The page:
Sometimes, we run into people. They’re all very excited to see Ezra, since he’s a very cute puppy. Some even lean in, wanting to pet him. But when he doesn’t react, when he just ignores them, they seem flustered, some get even angry… Why doesn’t he stop? Doesn’t he know what I want right now? What’s wrong with him? What kind of dog is this?
In the beginning, I wasn’t quite sure how to react. My initial impulse was to apologize for him, but I quickly got over that, since it really had no effect. Once people feel rejected, even by a dog, they shift to a very strange emotional place. They tend to want to blame evrything and everybody – in this case, the dog and his owner: he wasn’t socialized enough, when little; I need to teach him to be friendly; he must suffer from something. These are all things I heard, in one way or another.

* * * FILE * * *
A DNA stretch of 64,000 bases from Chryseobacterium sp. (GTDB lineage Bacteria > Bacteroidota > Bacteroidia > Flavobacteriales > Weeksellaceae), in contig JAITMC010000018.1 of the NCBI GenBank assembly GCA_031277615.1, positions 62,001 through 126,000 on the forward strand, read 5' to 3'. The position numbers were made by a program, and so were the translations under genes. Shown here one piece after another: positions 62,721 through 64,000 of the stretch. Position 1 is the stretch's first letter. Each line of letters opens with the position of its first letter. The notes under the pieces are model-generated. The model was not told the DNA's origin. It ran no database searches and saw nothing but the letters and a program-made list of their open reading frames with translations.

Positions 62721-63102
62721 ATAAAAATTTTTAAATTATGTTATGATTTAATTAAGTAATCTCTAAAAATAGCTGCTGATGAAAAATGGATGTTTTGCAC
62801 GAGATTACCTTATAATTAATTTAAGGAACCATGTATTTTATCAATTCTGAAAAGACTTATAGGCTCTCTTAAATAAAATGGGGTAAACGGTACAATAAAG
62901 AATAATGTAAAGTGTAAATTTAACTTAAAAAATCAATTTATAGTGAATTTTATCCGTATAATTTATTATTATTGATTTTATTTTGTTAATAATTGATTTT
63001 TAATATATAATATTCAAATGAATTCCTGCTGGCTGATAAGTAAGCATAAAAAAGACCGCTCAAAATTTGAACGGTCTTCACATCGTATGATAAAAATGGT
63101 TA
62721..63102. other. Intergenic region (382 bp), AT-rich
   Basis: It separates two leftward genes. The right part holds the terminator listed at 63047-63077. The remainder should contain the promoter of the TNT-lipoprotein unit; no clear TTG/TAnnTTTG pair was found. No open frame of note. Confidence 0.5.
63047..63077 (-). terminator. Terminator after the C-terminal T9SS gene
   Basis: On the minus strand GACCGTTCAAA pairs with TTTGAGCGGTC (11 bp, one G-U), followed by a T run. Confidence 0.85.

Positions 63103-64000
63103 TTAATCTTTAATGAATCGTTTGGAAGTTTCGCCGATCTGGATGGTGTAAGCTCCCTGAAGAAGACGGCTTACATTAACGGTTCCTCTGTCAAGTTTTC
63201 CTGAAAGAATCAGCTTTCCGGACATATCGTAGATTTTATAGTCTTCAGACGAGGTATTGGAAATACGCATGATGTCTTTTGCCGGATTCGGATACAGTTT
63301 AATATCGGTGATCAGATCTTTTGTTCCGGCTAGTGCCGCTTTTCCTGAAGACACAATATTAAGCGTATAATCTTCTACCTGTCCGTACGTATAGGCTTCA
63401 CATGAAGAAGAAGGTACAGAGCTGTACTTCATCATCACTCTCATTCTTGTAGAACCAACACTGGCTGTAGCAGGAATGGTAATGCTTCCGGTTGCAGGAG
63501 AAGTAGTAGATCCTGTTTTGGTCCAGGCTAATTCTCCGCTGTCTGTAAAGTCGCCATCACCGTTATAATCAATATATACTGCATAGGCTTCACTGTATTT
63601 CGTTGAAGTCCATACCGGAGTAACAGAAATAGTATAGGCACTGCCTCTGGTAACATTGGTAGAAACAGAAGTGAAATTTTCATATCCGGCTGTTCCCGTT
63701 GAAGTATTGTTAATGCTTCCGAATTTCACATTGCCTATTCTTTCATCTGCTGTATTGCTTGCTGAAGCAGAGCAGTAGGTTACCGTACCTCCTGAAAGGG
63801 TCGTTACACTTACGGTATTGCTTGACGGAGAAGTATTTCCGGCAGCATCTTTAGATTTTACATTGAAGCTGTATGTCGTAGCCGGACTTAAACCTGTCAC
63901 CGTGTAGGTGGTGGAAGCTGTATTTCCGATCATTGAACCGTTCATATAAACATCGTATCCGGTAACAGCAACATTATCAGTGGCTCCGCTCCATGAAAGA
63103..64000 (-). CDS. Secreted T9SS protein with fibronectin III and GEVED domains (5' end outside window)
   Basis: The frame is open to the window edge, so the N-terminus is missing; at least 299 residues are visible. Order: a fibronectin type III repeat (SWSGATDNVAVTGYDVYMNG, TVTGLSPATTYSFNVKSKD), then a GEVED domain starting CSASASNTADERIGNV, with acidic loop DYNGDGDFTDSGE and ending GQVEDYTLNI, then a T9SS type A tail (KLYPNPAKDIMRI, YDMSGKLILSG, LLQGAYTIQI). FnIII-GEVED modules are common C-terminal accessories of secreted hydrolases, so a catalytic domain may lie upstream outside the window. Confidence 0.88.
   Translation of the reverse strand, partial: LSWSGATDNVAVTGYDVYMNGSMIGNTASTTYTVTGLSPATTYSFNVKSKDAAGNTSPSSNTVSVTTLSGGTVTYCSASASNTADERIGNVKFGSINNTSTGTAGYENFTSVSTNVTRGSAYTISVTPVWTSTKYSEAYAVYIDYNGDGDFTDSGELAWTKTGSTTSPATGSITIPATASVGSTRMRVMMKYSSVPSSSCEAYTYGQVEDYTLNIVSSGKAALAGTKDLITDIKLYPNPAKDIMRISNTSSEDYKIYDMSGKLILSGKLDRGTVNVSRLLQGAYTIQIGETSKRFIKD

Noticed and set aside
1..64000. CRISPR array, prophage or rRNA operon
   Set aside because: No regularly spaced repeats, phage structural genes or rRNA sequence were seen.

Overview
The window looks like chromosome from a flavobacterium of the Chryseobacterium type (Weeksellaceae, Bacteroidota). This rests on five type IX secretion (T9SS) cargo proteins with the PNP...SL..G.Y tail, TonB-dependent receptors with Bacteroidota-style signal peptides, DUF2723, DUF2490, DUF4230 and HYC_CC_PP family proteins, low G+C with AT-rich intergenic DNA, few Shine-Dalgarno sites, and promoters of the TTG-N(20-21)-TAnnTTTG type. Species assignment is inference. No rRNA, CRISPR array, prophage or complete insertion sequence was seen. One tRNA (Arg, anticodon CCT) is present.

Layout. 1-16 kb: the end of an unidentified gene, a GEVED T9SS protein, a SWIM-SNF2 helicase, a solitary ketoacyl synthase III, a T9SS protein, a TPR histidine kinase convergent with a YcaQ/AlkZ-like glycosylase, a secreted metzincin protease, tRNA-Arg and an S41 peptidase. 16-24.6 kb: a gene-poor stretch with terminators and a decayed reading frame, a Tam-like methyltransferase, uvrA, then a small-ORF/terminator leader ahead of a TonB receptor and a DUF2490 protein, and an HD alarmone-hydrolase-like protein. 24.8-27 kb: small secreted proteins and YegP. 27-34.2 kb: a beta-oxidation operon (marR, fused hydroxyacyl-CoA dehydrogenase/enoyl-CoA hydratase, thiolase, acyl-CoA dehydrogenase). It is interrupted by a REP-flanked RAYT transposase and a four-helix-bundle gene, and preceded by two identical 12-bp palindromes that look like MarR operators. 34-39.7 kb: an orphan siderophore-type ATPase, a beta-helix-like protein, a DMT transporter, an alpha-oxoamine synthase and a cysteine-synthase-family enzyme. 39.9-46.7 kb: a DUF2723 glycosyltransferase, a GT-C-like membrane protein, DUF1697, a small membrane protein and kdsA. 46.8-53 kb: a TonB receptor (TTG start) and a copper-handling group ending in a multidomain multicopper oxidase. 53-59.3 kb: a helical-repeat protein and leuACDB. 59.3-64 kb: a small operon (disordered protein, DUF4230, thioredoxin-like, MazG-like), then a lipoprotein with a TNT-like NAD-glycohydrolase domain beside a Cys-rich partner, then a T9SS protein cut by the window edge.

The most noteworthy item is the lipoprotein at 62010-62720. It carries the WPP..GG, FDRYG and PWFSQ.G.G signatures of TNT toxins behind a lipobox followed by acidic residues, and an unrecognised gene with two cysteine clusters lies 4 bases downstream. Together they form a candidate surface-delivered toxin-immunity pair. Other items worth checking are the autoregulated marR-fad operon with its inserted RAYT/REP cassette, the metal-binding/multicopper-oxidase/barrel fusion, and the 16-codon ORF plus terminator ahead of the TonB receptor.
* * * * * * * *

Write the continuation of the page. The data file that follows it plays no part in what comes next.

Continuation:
How did we end up here? How can such high expectations be placed on an interaction with a dog? How can someone react like this to not being “the most important thing” in a totally random dog’s eyes? What’s wrong with people?
The sad part is that the answer isn’t that difficult to grasp. We all see it around us, we are living in a “me first” culture, which is slowly shifting to an “only me” world view. Heck, we’ve all embraced some of this new culture’s low hanging fruits, such as those micro-doses of happiness that come from those likes you get. I know I have.
Is there a way to salvation? Is there a way out from this house of mirrors we find ourselves in? Sure: stop being an idiot. When you see a random dog, don’t assume you are his one and only master, just because you’re a human. It doesn’t work like that. Dogs will reward you with kindness and attention, if you offer them kindness and attention. You know, just like with everybody else in your life.
But even then, in the mornings they will be busy with other things.